Glass Cooks Up Creative Kitchen Design Possibilities
Glass Cooks Up Creative Kitchen Design
Kitchens gleaming with fresh, modern, glass surfaces … walls and cabinets so tough and easy to clean that splashed tomato sauce and red wine will never leave a stain … installation that’s quick and simple with ordinary carpentry tools …
That’s the affordable, practical vision many architects and designers are bringing to life by encasing traditional kitchen surfaces in glass.
Tile, stainless steel, wood, acrylic, and painted drywall have long been the main materials at kitchen designers’ disposal. If glass did enter the picture, it was in the form of heavy blocks or fragile cabinet panes.
Those restrictions are now shattering.
Remarkable glass as thin as 200 microns — about the same as a sheet of paper — has become the ideal kitchen laminate, forming a tough, super-sheer cover to rigid design materials. Its optical clarity lets the foundation material shine through while greatly enhancing the surface properties.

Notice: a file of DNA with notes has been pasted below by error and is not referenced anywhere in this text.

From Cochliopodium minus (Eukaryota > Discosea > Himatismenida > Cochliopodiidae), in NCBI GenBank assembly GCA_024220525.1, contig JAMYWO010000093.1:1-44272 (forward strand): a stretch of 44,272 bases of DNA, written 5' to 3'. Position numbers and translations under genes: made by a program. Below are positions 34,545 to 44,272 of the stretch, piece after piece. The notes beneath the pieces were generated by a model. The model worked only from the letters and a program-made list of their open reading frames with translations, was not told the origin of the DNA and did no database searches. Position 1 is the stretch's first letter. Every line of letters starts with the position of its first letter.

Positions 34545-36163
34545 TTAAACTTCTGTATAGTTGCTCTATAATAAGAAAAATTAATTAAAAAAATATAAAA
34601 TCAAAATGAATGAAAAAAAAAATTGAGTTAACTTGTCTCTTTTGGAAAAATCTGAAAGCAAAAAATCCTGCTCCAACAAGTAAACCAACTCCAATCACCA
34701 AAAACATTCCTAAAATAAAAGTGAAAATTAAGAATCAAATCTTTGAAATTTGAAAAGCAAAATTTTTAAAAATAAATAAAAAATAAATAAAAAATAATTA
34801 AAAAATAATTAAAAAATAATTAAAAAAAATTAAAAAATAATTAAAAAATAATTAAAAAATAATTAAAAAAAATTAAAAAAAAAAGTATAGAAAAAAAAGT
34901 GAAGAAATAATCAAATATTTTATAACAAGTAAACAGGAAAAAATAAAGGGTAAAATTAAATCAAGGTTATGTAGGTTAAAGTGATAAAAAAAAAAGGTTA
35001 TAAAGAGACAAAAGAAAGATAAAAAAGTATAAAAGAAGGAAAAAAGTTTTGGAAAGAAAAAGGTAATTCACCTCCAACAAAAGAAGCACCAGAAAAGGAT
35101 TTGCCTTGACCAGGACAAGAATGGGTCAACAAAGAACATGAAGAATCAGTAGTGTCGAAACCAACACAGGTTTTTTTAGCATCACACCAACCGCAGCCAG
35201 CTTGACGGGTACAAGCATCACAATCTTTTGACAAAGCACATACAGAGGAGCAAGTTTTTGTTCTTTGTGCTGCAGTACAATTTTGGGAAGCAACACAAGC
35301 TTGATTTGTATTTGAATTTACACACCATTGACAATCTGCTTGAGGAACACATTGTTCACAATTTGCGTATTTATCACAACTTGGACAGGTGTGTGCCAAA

Take stainless steel, for example. For all its beauty and contemporary appeal, steel is a ductile material — so it scratches. Add a very thin layer of glass on top of it, and you maintain that professional-grade appearance with a much more scratch-resistant surface.
Even better, the glass is so thin that it adds virtually no bulk to the original material. Workers can precisely cut the laminate right at the job site. This eliminates the need for pre-cut factory pieces that might not fit the angles, outlet holes, or other specifications of the room.
This super-slim glass is well-suited to mid-height applications on kitchen and bath walls, like backsplashes and upper cabinetry.
As for laminates below counters and on kick plates, designers are turning to the glass cover material found on popular smartphones and mobile devices.
The same glass properties that protect your phone from fumbled drops and keys in your pocket can also protect the kitchen surfaces most likely to be bumped with feet, brooms, or tricycles.
Different glass formulas for different durability needs — all creating one gleaming, unified, floor-to-ceiling look that will last for many years to come.
Corning® Willow® Glass and Corning® Gorilla® Glass are two of the products being used by kitchen designers in applications like these.